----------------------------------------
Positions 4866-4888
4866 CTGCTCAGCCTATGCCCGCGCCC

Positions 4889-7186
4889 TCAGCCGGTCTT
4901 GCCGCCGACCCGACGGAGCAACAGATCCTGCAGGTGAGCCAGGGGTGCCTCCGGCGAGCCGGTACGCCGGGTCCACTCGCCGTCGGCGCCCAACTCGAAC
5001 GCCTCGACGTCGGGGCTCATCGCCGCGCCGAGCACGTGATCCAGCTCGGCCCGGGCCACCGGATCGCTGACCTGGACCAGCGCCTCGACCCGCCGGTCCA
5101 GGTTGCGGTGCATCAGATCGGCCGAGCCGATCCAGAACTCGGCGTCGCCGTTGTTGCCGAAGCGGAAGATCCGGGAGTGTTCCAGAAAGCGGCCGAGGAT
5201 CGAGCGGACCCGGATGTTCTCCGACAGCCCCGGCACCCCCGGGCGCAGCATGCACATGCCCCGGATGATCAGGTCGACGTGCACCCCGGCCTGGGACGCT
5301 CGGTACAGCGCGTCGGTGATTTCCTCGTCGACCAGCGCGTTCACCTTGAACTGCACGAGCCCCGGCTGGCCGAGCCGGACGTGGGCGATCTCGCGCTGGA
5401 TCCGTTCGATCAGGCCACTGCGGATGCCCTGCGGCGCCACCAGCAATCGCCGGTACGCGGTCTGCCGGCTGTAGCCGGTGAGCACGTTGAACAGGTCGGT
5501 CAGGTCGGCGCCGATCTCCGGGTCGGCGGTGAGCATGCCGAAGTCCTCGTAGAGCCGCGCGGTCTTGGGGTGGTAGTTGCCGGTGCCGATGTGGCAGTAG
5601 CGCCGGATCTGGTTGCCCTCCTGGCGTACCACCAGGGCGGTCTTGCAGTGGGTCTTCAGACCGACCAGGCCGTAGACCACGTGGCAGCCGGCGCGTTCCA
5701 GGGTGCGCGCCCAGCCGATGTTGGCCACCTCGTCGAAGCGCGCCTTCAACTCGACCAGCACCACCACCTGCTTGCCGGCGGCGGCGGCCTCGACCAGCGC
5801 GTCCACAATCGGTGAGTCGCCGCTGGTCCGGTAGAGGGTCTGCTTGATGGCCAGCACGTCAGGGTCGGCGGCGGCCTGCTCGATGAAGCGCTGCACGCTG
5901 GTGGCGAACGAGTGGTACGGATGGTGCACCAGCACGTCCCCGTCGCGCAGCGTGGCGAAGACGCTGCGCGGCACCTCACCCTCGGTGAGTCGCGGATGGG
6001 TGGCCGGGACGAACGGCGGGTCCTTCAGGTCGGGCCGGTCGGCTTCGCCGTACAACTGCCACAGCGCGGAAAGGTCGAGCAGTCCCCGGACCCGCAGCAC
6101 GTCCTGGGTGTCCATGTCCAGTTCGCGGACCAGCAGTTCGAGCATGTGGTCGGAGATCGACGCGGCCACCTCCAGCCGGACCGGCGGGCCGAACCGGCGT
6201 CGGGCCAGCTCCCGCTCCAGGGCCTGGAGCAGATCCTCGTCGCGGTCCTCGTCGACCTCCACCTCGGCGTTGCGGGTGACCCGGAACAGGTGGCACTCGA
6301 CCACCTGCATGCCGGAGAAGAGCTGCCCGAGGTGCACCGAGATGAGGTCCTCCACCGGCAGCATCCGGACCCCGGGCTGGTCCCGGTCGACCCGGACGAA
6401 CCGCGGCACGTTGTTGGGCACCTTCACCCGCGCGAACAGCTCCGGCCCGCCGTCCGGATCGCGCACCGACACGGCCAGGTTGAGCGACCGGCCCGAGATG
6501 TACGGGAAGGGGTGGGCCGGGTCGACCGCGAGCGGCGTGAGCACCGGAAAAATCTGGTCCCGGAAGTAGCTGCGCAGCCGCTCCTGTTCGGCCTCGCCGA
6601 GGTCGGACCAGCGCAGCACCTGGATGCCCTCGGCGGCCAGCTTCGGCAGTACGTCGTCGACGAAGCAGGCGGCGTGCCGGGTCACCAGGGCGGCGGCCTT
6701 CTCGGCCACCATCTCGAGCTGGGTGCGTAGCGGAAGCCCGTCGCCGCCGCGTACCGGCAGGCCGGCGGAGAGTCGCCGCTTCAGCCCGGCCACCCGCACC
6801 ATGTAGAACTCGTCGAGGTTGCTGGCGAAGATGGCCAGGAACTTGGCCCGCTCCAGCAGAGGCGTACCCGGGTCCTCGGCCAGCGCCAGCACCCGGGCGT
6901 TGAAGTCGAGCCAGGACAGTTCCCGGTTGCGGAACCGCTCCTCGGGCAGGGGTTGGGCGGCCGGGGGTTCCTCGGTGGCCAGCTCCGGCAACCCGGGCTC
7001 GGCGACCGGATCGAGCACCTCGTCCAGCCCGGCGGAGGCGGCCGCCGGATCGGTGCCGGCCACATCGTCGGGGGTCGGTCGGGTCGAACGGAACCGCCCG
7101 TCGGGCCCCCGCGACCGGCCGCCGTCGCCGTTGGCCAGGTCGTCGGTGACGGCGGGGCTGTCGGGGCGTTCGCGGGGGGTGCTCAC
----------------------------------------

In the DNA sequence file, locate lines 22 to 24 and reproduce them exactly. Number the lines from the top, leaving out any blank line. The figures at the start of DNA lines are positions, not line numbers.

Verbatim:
6601 GGTCGGACCAGCGCAGCACCTGGATGCCCTCGGCGGCCAGCTTCGGCAGTACGTCGTCGACGAAGCAGGCGGCGTGCCGGGTCACCAGGGCGGCGGCCTT
6701 CTCGGCCACCATCTCGAGCTGGGTGCGTAGCGGAAGCCCGTCGCCGCCGCGTACCGGCAGGCCGGCGGAGAGTCGCCGCTTCAGCCCGGCCACCCGCACC
6801 ATGTAGAACTCGTCGAGGTTGCTGGCGAAGATGGCCAGGAACTTGGCCCGCTCCAGCAGAGGCGTACCCGGGTCCTCGGCCAGCGCCAGCACCCGGGCGT